As for my own disposition, thou knowest very well with how strong inclinations it is carried to show kindness to men and to confide in them; and therefore, like those who miss their step and tread on nothing, when I most of all trust to men’s love and, as it were, prop myself up with it, I do then most of all miscarry, and, finding myself disappointed, am troubled at it. And indeed I should never succeed in freeing myself from this too great eagerness and forwardness in my love; but against excessive confidence perhaps I can make use of Plato’s caution for a bridle. For he said that he so commended Helicon, the mathematician, because he thought him a naturally versatile animal; but that he had a jealousy of those who had been well educated in the city, lest, being men and the offspring of men, they should in something or other discover the infirmity of their nature. But when Sophocles says, If you search the deeds of mortals, you will find the most are base, he seems to insult and disparage us over much. Still even such a harsh and censorious judgment as this may make us more moderate in our anger; for it is the sudden and the unexpected which do most drive us to frenzy. But we ought, as Panaetius somewhere said, to imitate Anaxagoras; and as he said upon the death of his son, I knew before that I had begotten but a mortal, so should every one of us use expressions like these of those offences which stir up to anger: I knew, when I bought my servant, that I was not buying a philosopher; I knew that I did not get a friend that had no passions; I knew that I had a wife that was but a woman. But if every one would always repeat the question of Plato to himself, But am not I perhaps such a one myself? and turn his reason from abroad to look into himself, and put restraint upon his reprehension of others, he would not Edition: current; Page: [58] make so much use of his hatred of evil in reproving other men, seeing himself to stand in need of great indulgence. But now every one of us, when he is angry and punishing, can bring the words of Aristides and of Cato: Do not steal, Do not lie, and Why are ye so slothful? And, what is most truly shameful of all, we do in our anger reprove others for being angry, and what was done amiss through anger we punish in our passion, therein not acting like physicians, who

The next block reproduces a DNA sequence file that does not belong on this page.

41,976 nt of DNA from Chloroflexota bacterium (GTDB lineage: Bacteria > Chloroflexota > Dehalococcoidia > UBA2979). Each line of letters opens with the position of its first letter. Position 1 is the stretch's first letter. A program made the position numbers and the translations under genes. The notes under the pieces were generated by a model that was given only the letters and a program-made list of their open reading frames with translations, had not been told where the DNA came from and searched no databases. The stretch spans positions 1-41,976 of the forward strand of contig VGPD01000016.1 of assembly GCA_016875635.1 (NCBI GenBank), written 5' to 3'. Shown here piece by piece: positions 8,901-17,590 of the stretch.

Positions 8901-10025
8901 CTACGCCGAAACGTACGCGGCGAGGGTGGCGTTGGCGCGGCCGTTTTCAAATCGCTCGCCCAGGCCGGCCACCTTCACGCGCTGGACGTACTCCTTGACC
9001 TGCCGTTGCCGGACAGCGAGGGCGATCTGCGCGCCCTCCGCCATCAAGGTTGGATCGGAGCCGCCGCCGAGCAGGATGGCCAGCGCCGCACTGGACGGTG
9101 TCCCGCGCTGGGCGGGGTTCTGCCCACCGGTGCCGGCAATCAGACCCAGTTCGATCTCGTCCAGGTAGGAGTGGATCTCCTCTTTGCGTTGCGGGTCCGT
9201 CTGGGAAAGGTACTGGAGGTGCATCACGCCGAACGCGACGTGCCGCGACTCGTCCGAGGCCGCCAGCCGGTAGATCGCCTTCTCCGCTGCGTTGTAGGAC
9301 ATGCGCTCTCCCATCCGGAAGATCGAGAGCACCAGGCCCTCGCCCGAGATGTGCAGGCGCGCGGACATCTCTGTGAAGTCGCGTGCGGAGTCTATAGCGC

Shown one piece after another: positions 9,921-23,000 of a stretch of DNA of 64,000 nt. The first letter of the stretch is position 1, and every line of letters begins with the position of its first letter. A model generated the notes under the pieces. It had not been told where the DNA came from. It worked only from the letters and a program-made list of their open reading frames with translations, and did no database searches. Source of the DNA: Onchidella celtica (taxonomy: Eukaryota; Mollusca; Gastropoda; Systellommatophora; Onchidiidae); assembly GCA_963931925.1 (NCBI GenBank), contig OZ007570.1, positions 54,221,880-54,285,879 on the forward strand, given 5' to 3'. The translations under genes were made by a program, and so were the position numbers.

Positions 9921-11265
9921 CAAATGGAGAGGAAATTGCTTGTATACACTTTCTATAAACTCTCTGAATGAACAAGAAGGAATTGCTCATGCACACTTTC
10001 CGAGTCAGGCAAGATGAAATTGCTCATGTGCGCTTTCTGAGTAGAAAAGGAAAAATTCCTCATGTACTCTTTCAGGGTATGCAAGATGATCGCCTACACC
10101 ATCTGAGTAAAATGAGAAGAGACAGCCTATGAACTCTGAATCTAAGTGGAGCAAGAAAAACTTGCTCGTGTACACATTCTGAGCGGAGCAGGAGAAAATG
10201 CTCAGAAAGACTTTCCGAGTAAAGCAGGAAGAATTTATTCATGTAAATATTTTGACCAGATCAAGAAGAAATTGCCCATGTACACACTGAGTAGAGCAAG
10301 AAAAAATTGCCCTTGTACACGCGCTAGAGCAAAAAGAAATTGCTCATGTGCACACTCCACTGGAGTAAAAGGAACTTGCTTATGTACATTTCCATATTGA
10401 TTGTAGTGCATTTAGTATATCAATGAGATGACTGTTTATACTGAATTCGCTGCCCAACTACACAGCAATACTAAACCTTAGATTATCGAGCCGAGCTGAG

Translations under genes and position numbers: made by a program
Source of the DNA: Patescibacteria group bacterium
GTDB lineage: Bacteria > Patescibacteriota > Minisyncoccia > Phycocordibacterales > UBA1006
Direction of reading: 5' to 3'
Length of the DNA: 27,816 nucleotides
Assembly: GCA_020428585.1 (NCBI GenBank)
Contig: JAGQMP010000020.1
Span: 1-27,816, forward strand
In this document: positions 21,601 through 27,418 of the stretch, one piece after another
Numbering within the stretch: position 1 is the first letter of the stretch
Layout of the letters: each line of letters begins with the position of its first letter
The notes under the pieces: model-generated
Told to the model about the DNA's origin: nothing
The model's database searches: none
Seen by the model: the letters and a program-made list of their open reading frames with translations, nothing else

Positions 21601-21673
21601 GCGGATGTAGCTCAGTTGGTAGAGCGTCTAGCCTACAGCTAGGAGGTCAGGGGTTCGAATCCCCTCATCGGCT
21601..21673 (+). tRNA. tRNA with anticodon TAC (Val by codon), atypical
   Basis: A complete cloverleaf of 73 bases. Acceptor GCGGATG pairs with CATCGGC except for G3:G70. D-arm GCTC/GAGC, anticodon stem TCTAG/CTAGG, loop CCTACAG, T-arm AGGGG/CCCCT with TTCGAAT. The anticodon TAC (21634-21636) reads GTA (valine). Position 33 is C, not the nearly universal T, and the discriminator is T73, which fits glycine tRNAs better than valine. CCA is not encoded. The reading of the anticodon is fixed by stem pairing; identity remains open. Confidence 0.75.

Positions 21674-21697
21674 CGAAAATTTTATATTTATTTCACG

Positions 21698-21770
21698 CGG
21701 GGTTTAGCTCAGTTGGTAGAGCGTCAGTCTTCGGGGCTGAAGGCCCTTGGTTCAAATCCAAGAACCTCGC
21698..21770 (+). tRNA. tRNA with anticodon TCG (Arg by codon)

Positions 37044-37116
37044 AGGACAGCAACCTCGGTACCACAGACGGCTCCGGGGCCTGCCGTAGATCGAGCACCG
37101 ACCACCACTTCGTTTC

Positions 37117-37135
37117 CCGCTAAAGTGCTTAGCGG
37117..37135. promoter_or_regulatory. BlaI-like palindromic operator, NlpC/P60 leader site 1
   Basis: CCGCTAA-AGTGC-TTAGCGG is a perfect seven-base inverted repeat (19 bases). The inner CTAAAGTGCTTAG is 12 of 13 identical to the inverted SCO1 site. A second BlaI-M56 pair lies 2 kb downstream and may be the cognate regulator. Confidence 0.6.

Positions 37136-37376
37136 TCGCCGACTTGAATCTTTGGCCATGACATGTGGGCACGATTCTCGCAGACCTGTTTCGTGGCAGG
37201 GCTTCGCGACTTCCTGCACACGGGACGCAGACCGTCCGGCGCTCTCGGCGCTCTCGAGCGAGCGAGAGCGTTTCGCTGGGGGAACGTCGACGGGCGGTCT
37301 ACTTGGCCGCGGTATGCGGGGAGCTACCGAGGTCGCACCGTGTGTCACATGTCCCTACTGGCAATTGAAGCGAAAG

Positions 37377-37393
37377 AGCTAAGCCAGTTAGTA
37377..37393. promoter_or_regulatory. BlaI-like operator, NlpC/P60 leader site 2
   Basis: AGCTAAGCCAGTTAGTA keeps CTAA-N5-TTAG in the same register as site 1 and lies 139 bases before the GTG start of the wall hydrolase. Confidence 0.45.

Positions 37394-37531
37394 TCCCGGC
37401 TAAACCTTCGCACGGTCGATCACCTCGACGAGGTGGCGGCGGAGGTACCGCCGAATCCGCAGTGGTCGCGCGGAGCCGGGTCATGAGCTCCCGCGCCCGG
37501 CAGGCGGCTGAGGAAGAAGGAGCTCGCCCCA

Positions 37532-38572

Purge bitter choler with a bitter pill,*

but rather increasing and exasperating the disease which we pretend to cure.

While therefore I am thus reasoning with myself, I endeavor also to abate something of my curiosity; because for any one over curiously to enquire and pry into every thing, and to make a public business of every employment of a servant, every action of a friend, every pastime of a son, every whispering of a wife, causes great and long and daily fits of anger, whereof the product and issue is a peevish and morose disposition. Wherefore God, as Euripides says,

  • Affairs of greatest weight himself directeth,
  • But matters small to Fortune he committeth.

But I think a prudent man ought not to commit any thing at all to Fortune, nor to neglect any thing, but to trust and commit some things to his wife, some things to his servants, and some things to his friends (as a prince to certain vicegerents and accountants and administrators), while he himself is employing his reason about the weightiest matters, and those of greatest concern.

For as small letters hurt the sight, so do small matters him that is too much intent upon them; they vex and stir Edition: current; Page: [59] up anger, which begets an evil habit in him in reference to greater affairs. But above all the rest, I look on that of Empedocles as a divine thing, “To fast from evil.” And I commended also those vows and professions made in prayers, as things neither indecent in themselves nor unbecoming a philosopher, — for a whole year to abstain from venery and wine, serving God with temperance all the while; or else again, for a certain time to abstain from lying, minding and watching over ourselves, that we speak nothing but what is true, either in earnest or in jest. After the manner of these vows then I made my own, supposing it would be no less acceptable to God and sacred than theirs; and I set myself first to observe a few sacred days also, wherein I would abstain from being angry, as if it were from being drunk or from drinking wine, celebrating a kind of Nephalia and Melisponda* with respect to my anger. Then, making trial of myself little by little for a month or two, I by this means in time made some good progress unto further patience in bearing evils, diligently observing and keeping myself courteous in language and behavior, free from anger, and pure from all wicked words and absurd actions, and from passion, which for a little (and that no grateful) pleasure brings with itself great perturbations and shameful repentance. Whence experience, not without some divine assistance, hath, I suppose, made it evident that that was a very true judgment and assertion, that this courteous, gentle, and kindly disposition and behavior is not so acceptable, so pleasing, and so delightful to any of those with whom we converse, as it is to those that have it.